Throughout the rest of the day our conversations consisted mostly of prayers, what if’s, jokes to try and distract ourselves, and sharing with some of our close friends and family so they could be praying for us. It was a dark night. Phil and I laid in our bed for hours that night simply holding each other. I kept thinking about the possibility that I had gotten the two most important people in the world to me sick. I thought about our son having to grow up with two sick parents. I thought about how I would probably have to have a c-section delivery and would not be able to breastfeed my child. I thought about how I might second guess myself every time I went to kiss my son. Would I still be able to work at my job? Would my friends treat me differently? Would I still be able to hold and kiss their babies? Would they let me, but be wincing on the inside? How on earth would we be able to afford the medications needed to treat HIV? How, why, what, how?

My appointment was on a Wednesday. I barely worked for the rest of the week. I just could not emotionally handle going into a session and being emotionally present with a child and their problems, when my own problems were almost all I could think of. All my coworkers were worried. They thought something was wrong with the baby. I did not correct them, because I was in no way ready to share what was really happening. So I stayed home. I jumped every time my phone rang, hoping it would be my midwife calling with good results. I almost screamed when they did call, but it was simply an automated message reminding me of my next appointment. Friday came and went and no test results. We would have to make it through the weekend.

Let me back up a little bit. Since the Spring of this year I have been slowing reading a book called “One Thousand Gifts”. I mention reading slowing only because I normally inhale books. But not this one. There has been so much truth, beauty, and conviction in it that I can only handle it bit by bit. I read and then I spend time reflecting, praying, and ultimately changing. The book is amazing, AMAZING, and you should read it. The basic premise is that thanksgiving is intricately tied to our salvation, and that Adam and Eve’s first sin was truly at its core a sin of being ungrateful for ALL that God had given them. They wanted more. They were not looking around to see God everywhere. The book is about drawing us back to seeing God everywhere. To finding the gift from God in everything; even the hard things. The author began writing a list of the gifts of God. Things she experienced every day. Because as she learned to really have her eyes see, to be thankful for all the gifts that surrounded her, she learned to live in worship. She learned to live in peace.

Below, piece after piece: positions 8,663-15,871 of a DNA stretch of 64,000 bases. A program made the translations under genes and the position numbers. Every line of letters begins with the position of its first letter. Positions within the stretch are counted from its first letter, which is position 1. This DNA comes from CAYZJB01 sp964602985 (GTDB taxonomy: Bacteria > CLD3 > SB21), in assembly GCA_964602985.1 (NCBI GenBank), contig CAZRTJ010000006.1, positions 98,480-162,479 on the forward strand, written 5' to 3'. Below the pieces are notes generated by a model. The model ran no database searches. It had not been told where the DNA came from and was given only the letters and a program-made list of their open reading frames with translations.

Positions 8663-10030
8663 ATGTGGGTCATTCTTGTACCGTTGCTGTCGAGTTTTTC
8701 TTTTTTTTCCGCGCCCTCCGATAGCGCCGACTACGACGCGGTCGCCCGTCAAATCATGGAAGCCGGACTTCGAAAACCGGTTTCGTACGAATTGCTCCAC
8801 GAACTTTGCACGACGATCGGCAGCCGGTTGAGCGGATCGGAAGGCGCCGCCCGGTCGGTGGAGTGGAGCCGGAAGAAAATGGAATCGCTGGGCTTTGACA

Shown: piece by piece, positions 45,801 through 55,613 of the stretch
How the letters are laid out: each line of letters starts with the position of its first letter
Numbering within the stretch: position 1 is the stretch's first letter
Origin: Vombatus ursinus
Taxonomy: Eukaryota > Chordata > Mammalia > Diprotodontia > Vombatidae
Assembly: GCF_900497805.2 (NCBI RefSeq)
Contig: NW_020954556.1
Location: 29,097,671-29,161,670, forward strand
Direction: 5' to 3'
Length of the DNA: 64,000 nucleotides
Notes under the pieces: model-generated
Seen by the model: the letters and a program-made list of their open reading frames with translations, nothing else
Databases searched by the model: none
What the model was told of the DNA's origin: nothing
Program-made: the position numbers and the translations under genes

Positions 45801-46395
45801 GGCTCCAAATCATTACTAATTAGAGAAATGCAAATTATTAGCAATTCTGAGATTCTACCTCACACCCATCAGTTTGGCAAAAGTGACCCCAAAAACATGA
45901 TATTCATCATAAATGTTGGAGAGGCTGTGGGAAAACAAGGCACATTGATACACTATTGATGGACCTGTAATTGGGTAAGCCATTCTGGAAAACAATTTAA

Well God certainly knows what he/she is doing because I had these truths sinking into me for at least three months before our midwife dropped the three-lettered bomb on us. It is through no great work of my own, but completely God’s grace and power that shaped mine and Phil’s reaction to the diagnosis. When I look back at my journal from that week I did not write much at all; I simply wrote this:

Lord, Your will not mine. All you give us is a gift in one way or another. All you give is a gift and I trust that you will not give us more than we can handle.

Thursday of that week I went out after dinner for a walk. Phil had to do homework, but was concerned with whether I felt up to going by myself. I assured him that I was fine and honestly I knew that I needed some more alone time to pray and continue the “I trust you God/wtf God?” conversation I had been having since Wednesday. I went out and walked and walked, and walked some more. The day was so beautiful outside I could have cried just for the beauty alone (read pregnancy hormones). As I walked I counted the graces, the gifts from God all around me- the beautiful sky, the breeze that moved the hair out of my face, the children’s laughter I could hear from afar…. I prayed. I listened. As I walked God spoke to me about how I was okay, that I was not sick, and that the diagnosis was not true.